And beneath environmentalism hides Marxism, and control. All governments love the green agenda as a way and means of controlling and taxing thier populace.Hence, green taxes, carbon offsets, carbon taxes and other ridiculous fees imposed on thier gullible people.
Third world nations love Kyoto and carbon offsets because they can play the blame game on us, blaming us for every flood drought forest fire hurricane storm.
They will get regular Kyoto cheques so they can buy more guns and ammo to keep thier populace in control and fight wars.
Really smart…

3. Audrey - September 5, 2007

Andreas, I apologise for my fellow humans.

It’s all a plot by eco-terrorists against Our Way Of Life hey, bgraef? Just keep thinking that way if it comforts you, then.

4. Audrey - September 5, 2007

P.S. Mind you Andreas, now that I think about it, maybe bgraef is kidding, making a little joke, wearing the ‘Eternal Denialist’ hat from your who’s who in the zoo post. It fits, ‘pinko-commie lobbyists’ and all. Oh, hahahahahahahahaha bgraef, you really had me there, hahaha.

5. Gideon Greenspan - September 5, 2007

Andreas,

I just saw this post and thought that, despite your skepticism, you might be interested in Carbon Catalog, a new independent directory of carbon offsets.

http://www.carboncatalog.org/

Carbon Catalog lists over 30 voluntary carbon offset providers and 120 of their projects around the world. Every project and provider is mapped and categorized for easy access.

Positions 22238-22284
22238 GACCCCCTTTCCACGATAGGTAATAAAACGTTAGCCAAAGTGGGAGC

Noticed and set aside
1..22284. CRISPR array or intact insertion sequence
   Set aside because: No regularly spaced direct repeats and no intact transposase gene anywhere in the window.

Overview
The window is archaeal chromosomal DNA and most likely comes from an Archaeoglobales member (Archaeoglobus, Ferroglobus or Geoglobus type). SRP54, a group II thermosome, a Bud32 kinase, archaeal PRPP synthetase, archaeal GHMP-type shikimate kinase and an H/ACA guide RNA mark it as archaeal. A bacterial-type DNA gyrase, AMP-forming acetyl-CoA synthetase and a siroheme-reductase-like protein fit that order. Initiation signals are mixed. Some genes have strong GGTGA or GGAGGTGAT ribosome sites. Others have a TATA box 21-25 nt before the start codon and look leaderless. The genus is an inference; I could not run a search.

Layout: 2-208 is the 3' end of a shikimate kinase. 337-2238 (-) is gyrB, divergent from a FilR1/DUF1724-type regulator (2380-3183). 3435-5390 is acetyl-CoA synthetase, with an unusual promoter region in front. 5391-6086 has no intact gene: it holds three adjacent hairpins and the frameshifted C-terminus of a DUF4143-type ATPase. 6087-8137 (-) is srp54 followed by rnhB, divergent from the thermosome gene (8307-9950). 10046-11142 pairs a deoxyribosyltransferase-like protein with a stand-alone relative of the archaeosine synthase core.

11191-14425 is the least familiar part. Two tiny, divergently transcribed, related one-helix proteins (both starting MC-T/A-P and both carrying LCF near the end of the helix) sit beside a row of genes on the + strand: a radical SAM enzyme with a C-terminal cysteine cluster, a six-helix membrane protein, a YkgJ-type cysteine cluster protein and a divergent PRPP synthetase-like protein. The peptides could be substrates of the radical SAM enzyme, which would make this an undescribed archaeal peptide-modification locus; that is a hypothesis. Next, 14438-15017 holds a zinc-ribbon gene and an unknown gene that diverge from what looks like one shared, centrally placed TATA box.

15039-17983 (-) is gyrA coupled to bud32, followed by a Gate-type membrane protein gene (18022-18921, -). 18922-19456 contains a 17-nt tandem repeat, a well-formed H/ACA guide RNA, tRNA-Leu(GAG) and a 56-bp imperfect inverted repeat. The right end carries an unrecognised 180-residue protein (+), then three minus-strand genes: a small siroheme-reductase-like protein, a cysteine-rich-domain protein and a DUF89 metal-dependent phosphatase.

Our aim at Carbon Catalog is to help people decide *whether* to purchase carbon offsets, and if so, from *which* projects and providers. We have no relationship with any of the projects or providers listed.

6. Sean O - September 6, 2007

I write about this a lot on my site that covers global warming (http://www.globalwarming-factorfiction.com) and I am typically very skeptical of carbon trading schemes.

P.T. Barnum supposedly said that there was a sucker born every minute. Sometimes, when I read about carbon credits, I am not sure who the sucker is – the person buying, the person selling, or the general public for thinking it is helping!

In order for credits to be feasible and to be more than a “feel good” gesture, we need solid accounting, accountability, and penalties. We have none of that now and this article makes this painfully clear. We cannot allow credits to be used for minor contributions to a project. The credit must go to the cost of reducing the greenhouse gas.

7. Charles Etherington - August 15, 2008

Some forest offsets are very good environmentally & some offsetters are reducing output while offsetting what they cannot yet eliminate so bland generalisations about forest offsets being a con are simply wrong. Good forest offsets are reforestation. ie putting it back where it once was. A third of the 100ppm CO2 excess in the air came from deforestation. Good plantations & sustainably managed ‘natural’ forests provide us with the world’s most environmentally sound building material which substitutes for the worst ones: steel, aluminium & concrete, all horrendously carbon guilty!
So if you must fly and burn fossil fuels then you should a least own a share of a reforestation project, otherwise you are carbon guilty too! Curiously few so-called environmentalists do, but spend a lot of time flying around the world pontificating. I say turn them into biofuel!